# Are these logical predicate translations valid?

In this problem in Problem set(1) of MIT's 6.042:

Translate the following sentences from English to predicate logic.

The domain that you are working over is X, the set of people. You may use the functions S(x), meaning that “x has been a student of 6.042,” A(x), meaning that “x has gotten an ‘A’ in 6.042,” T(x), meaning that “x is a TA of 6.042,” and E(x, y) , meaning that “x and y are the same person.”

• (a) [6 pts] There are people who have taken 6.042 and have gotten A’s in 6.042
• (b) [6 pts] All people who are 6.042 TA’s and have taken 6.042 got A’s in 6.042
• (c) [6 pts] There are no people who are 6.042 TA’s who did not get A’s in 6.042.
• (d) [6 pts] There are at least three people who are TA’s in 6.042 and have not taken 6.042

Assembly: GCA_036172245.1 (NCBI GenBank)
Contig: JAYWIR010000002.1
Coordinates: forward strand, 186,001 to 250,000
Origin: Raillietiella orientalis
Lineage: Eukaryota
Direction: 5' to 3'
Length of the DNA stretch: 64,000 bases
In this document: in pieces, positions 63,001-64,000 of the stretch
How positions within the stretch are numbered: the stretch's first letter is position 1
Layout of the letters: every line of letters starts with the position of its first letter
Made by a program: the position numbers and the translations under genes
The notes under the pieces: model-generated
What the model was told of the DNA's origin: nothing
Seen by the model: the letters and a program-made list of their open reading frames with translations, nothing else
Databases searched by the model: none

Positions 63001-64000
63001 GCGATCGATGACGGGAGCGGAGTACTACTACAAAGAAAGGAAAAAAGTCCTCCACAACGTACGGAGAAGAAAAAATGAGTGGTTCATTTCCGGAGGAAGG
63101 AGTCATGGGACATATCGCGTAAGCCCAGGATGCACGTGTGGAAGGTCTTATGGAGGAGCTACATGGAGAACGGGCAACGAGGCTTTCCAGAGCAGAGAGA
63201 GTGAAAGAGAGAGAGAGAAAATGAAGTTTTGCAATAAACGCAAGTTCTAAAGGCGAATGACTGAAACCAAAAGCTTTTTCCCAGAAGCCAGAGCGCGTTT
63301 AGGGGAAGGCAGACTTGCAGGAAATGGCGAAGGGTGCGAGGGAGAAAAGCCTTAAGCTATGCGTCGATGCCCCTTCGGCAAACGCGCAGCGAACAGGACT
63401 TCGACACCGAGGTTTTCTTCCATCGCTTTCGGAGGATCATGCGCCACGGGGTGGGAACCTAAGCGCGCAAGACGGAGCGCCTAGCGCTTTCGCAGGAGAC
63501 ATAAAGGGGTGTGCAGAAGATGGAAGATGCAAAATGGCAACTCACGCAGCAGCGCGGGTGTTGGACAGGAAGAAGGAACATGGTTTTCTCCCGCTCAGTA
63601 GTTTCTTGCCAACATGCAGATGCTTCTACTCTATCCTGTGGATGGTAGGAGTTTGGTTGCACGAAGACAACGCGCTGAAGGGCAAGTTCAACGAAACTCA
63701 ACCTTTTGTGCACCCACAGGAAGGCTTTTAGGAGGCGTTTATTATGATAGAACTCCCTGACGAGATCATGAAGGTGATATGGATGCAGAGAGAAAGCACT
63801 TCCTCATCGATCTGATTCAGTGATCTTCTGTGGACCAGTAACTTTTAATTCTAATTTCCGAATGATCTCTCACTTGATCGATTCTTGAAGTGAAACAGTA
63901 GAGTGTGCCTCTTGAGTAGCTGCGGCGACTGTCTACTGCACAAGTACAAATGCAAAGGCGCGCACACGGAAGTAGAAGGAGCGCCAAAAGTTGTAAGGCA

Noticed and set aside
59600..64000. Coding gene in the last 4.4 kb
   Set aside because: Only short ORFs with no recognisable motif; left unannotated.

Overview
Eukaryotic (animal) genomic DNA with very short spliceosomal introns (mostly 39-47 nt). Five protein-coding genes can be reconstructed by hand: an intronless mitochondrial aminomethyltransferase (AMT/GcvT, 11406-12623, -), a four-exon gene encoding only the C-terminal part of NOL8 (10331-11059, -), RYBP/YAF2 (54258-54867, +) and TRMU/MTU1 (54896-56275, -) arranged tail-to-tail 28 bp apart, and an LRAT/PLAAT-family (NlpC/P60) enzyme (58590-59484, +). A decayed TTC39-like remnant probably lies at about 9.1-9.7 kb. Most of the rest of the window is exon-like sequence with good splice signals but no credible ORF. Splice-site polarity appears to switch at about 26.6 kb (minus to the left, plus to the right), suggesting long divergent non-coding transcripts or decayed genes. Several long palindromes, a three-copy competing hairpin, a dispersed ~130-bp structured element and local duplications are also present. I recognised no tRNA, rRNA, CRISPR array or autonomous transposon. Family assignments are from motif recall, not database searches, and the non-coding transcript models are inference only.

This is my solution: $$\exists x \in X. A(x)$$ $$\forall x \in X. T(x) \rightarrow A(x)$$ $$\forall x \in X. \neg (T(x) \wedge \neg A(x) )$$ $$\exists x \in X. ( T(x) \wedge \neg S(x) )$$

Are these correct? And if so how could I've used E(x,y)??

It is a matter of what is used in your course, but because the domain is the set of all people, I would leave out the $\in X$ everywhere.

For (b), it should be something like $\forall x((T(x)\land S(x))\rightarrow A(x))$.

For (d), the following will work: $$\exists x\exists y\exists z(T(x)\land T(y)\land T(z)\land \lnot E(x,y)\land \lnot E(y,z)\land \lnot E(z,x) \land \lnot S(x)\land \lnot S(y)\land \lnot S(z)).$$ (Formally, this is not quite right, since we need many more parentheses.)